In FIG. 1, the numerals 2 and 2' identify the housing of two individual telescopes which are connected with each other by a double-joint (i.e., double-articulation) connection bridge 1. One of the hinge shafts 12 supports a drive knob 6 which serves for the joint (i.e., ganged) focusing of the two individual telescopes. The other hinge shaft 12' is provided with a drive knob 30 by means of which a separate focusing of the individual telescope 2' may be effected, to compensate for a defect of the eye of the user. Both swivel shafts 12-12' are hollow, i.e., tubular.
For joint focusing of both individual telescopes 2-2', optical elements 3-3' arranged therein, in each case between an objective and an ocular, are simultaneously axially displaceable, while for separate focusing of the individual telescope 2' only the element 3' contained therein is axially displaceable. FIG. 2 serves to further explain the manner of operation.
The drive knob 6 is connected by a set screw 7 to a pin 8 whose lower part is developed as an internally threaded sleeve 9. Into this sleeve there is introduced, secured against rotation, a threaded pin 10 whose lower end is connected firmly via a threaded connection 11 with a first swivel shaft pin 5. Pin 10 is supported for axial displacement in the bore of the swivel shaft 12. The lower end of swivel shaft pin 5 is connected with an arm 4a of the mount 4, which bears the focusing element 3. Arm 4a is furthermore provided with a guide bore 13 which engages a guide pin 14 fixed to the housing, thus securing the mount 4 against rotation.
The swivel shaft pin 5 is provided at its upper end with a lateral projection 15 which engages a recess in a slide part 16 supported in the connecting bridge 1. The slide part 16 is axially displaceable via longitudinal guides 17-18. On its right hand side, the slide part 16 is provided with a recess which engages a lateral projection 19 of a sleeve 20 which is supported for axial displacement in the bore of the right-hand swivel shaft 12'.
The sleeve 20 is provided with a central bore in which a cylindrical pin 21 is rotatably supported. The upper end of pin 21 is developed as a fork into which a tongue 23 engages, in such a manner that (a) the fork is axially displaceable with respect to the tongue but (b) upon rotation of the tongue 23 the fork 22 and thus the cylindrical pin 21 will also be rotated.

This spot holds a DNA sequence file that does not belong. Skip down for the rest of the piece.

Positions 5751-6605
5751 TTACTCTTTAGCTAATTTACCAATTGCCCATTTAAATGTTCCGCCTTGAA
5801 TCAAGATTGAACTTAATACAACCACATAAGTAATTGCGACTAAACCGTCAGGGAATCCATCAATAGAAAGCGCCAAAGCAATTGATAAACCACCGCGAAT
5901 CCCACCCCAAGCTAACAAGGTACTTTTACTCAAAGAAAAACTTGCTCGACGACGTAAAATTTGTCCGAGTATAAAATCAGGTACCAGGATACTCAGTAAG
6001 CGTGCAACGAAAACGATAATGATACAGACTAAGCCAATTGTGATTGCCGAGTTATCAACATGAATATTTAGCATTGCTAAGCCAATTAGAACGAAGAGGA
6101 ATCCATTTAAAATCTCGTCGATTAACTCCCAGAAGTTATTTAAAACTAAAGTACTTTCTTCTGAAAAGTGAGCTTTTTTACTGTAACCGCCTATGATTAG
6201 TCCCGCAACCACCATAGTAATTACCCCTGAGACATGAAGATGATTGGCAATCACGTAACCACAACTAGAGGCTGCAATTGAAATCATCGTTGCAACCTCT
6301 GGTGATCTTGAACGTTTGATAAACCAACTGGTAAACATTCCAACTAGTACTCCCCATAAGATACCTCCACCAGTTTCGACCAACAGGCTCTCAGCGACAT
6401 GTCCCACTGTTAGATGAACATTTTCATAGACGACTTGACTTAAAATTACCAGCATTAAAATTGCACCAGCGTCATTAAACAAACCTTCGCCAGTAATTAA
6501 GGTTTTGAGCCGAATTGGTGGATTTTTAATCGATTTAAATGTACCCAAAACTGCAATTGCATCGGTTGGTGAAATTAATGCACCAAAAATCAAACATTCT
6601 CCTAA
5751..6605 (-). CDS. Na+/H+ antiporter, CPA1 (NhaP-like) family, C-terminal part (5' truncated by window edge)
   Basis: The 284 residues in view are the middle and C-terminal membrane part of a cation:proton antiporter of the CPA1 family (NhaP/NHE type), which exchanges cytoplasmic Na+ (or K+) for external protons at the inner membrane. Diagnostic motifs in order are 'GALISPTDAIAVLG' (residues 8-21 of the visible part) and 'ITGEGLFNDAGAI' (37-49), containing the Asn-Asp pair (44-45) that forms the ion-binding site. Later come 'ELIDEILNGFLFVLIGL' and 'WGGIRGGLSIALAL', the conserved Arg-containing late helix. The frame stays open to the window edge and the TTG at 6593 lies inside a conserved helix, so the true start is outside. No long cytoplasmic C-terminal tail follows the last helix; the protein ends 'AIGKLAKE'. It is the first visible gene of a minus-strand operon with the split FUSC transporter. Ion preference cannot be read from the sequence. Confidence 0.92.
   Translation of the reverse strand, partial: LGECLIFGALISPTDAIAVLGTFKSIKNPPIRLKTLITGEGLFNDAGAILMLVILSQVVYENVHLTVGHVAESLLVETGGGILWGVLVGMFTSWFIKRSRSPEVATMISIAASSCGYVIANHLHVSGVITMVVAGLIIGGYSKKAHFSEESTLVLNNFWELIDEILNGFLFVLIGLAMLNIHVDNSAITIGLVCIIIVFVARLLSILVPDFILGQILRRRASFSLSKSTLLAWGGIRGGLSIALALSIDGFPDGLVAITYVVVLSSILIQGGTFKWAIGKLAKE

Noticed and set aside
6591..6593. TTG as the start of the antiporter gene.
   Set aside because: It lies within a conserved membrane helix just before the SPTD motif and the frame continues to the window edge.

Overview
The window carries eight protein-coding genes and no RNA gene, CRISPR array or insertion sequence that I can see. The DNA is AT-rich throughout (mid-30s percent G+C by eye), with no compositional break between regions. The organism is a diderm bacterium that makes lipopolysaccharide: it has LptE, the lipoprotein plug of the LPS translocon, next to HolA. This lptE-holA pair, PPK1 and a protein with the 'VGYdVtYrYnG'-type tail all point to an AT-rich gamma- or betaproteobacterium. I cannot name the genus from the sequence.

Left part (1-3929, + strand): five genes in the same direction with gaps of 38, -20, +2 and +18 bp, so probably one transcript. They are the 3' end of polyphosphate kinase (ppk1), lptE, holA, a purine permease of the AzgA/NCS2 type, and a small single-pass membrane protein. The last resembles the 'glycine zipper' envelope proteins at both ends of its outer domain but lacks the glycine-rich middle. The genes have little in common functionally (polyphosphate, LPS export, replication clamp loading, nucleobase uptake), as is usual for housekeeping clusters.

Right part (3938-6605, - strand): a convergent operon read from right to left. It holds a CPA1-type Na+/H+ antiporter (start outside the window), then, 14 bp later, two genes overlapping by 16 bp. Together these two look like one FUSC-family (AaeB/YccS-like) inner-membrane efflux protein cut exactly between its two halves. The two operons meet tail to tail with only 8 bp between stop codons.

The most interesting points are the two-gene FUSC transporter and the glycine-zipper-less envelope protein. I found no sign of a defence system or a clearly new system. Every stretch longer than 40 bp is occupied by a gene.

The lower end of pin 21 is threaded at 24 for engagement with the threaded bore of the upper sleeve-like end of a second swivel shaft pin 25. Pin 25 is also axially displaceable in the hollow shaft 12'.
The lower end of the swivel shaft pin 25 is connected with an arm 26a of a mount 4', which carries the focusing element 3'.
For the force-locked connection of the axially displaceable sleeve 20 with the swivel shaft pin 25, a compression spring 27 is provided between the two of them.
The tongue 23 which engages into the fork 22 is part of a pin 28 which is firmly connected to the drive knob 30 by a set screw 29. The drive knob 30 is provided with a recess 31 into which there engages a spring-loaded detent element 32, thus marking a zero or reference position of the drive knob 30. This zero position, as shown in FIG. 3, is marked on the top of the drive knob 30, which also bears a diopter scale.
The drive knobs 6 and 30 are provided with sector-shaped recesses 33 and 35 engaged by stop pins 34-36 secured to their respective housings, thereby limiting the range of rotation of the drive knobs.
For joint focusing of the two individual telescopes 2-2', the drive knob 6 is turned. In this way, the threaded sleeve 9 is also turned, so that the threaded pin 10 is displaced axially. Pin 10 carries the swivel shaft pin 5 along with it and thus also the focusing element 3 via the arm 4a. The axial movement of the swivel shaft pin 5 is also transmitted via lateral extension 15 to the slide part 16, which is thus shifted axially in the bridge 1. By means of the lateral projection 19, the slide part 16 carries sleeve 20 in the right hand swivel shaft 12' along with it. If the sleeve 20 is moved downward via the slide part 16 it carries the swivel shaft pin 25 along with it via the spring 27 and thus also the focusing element 3'. If sleeve 20 is moved upward, the swivel shaft pin 25 is carried along via the threaded pin 24, since spring 27 assures that the upper end of sleeve 20 and the lower end of fork 22 remain in contact.
Upon rotation of the drive knob 6, the focusing elements 3--3' in the individual telescopes 2--2' are thereby jointly displaced axially to identical extents.
For individual focusing, the drive knob 30 is rotated; in this connection, pin 28, the tongue 23 connected with it, and thus fork 22, are also rotated. Thus, the threaded pin 22 turns in the threaded sleeve of the swivel shaft pin 25 and thereby changes the distance between sleeve 20 and the swivel shaft pin 25, it being noted that spring 27 at all times assures a force-locked connction. It follows that, upon rotation of drive knob 30 only the focusing element 3' in the individual telescope 2' is displaced axially, thus enabling compensation adjustment for the defective vision of the user.